Wednesday, June 18, 2008

The Billable Hour

Today, for the first time, I billed over six hours at work. Some of you might be thinking that I must come in late or leave work early then. Nope, billable hours does not equal number of hours you are at the office. I always kind of knew this, but I did not fully understand it until I entered the private firm world this summer and measured everything to the tenth of an hour. Yes, we actually have a computer program where I say that I work 3.4 hours on x assignment for x client on this day.

During fall recruitment last year, we were always told to look at how many billable hours a firm required. I think around 2,000 was the norm for the big firms and 2,400 was probably the highest. Many people in their head calculated: 2,000 hours a year divided by 50 weeks (assuming you have 2 weeks of vacation) = 40 hours a week. Well, even if I goofed off an hour a day, that still seems like a normal work week.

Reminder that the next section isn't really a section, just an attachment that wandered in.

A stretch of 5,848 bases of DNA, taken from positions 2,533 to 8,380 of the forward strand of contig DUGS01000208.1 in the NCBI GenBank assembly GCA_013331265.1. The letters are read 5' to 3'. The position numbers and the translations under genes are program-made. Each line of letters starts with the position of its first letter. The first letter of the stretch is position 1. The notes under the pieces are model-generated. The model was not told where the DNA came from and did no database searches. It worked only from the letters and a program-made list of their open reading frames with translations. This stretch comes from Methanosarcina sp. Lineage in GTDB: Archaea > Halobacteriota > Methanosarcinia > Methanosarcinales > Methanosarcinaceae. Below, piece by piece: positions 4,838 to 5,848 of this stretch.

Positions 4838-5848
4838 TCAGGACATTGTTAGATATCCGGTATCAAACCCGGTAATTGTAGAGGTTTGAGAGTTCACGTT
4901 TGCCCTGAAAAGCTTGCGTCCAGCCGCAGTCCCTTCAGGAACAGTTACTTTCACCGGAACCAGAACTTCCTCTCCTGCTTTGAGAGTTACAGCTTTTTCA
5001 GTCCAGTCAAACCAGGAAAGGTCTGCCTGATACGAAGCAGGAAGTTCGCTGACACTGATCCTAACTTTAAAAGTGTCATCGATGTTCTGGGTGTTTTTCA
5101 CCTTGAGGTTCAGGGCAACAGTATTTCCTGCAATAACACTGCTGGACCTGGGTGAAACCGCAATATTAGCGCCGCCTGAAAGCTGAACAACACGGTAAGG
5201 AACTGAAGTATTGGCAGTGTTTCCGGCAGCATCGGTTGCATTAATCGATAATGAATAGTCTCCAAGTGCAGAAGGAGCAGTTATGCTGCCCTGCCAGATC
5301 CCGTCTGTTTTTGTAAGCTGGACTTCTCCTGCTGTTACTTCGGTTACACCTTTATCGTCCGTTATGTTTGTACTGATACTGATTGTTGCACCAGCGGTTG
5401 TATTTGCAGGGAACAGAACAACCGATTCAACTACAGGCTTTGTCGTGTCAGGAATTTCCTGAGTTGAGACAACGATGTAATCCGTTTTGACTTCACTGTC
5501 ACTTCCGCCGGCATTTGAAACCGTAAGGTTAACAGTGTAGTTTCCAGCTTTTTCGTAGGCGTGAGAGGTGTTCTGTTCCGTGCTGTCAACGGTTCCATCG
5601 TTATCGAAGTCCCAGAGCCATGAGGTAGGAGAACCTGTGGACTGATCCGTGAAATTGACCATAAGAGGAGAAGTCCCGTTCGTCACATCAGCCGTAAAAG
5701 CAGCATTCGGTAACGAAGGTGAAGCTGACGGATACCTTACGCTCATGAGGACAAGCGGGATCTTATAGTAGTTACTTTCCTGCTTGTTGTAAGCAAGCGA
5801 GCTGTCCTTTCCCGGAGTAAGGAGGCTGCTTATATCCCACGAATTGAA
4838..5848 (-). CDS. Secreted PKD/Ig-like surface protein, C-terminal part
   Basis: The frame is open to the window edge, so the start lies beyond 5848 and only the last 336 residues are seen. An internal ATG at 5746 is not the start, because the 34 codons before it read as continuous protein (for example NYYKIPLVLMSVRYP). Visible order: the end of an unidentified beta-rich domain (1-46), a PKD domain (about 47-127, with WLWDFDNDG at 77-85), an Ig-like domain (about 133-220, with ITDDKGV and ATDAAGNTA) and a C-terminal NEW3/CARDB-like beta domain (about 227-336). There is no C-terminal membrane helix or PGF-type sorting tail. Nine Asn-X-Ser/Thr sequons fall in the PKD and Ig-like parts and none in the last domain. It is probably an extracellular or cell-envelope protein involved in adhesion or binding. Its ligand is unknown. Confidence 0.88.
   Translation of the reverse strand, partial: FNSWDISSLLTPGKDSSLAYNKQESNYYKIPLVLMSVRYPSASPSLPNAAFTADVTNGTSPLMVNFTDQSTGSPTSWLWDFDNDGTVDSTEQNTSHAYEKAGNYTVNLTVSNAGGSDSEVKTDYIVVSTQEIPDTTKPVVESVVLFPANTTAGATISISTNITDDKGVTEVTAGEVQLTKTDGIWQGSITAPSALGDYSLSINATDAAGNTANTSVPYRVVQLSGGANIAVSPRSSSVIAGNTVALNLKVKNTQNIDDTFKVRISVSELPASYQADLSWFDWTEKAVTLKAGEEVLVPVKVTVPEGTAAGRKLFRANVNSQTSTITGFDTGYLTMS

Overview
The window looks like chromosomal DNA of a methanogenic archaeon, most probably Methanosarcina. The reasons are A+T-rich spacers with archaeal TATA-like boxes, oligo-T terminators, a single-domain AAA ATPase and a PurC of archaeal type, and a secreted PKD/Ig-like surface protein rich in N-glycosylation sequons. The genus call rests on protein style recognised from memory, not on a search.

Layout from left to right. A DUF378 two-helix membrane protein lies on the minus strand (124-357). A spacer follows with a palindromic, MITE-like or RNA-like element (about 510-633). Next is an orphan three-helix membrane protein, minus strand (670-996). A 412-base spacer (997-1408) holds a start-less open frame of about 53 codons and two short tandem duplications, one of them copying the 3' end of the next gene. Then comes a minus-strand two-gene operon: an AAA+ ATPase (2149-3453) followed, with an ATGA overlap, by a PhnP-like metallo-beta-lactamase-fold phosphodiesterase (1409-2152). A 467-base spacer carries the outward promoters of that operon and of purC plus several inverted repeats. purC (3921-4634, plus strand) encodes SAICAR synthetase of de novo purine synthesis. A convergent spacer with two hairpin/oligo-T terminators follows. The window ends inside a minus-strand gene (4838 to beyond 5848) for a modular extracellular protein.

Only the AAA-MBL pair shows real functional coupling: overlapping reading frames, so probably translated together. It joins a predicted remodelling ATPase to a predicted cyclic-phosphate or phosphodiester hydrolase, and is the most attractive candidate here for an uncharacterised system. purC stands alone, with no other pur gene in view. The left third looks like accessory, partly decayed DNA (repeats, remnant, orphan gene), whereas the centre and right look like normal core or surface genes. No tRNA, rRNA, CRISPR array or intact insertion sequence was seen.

Then I read this "beware of the big-firm" law review article, which described why the billable hour number is deceiving. When you measure everything to the tenth of an hour, you have to cut out a lot of time to do ordinary things: walk down the hallway to go to the bathroom, fill up your cup of coffee, respond to emails, attend a training session, etc. Moreover, the billable requirement is often just a minimum. So now you know why many lawyers at big firms work 14+ hours a day, six or seven days a week.

I know that many firms are making positive steps to facilitate work/life balance. I know that all lawyers, whether at big firms or small, often work long hours. I know that billing hours will become easier once I gain more experience and have my own projects. But there is still a marked difference between how the billable hour influences the culture at big firms and small firms because of the difference in required hours, how strictly they are enforced, how they are counted, etc. Big firms aren't inherently bad in my mind, they're just not for me. I like the fact that the lawyers at my small firm all have families, go home at a decent hour, and never have to work weekends just to accumulate hours.

Now I know why they say that once you have worked in a small firm, you can never go big.

No comments: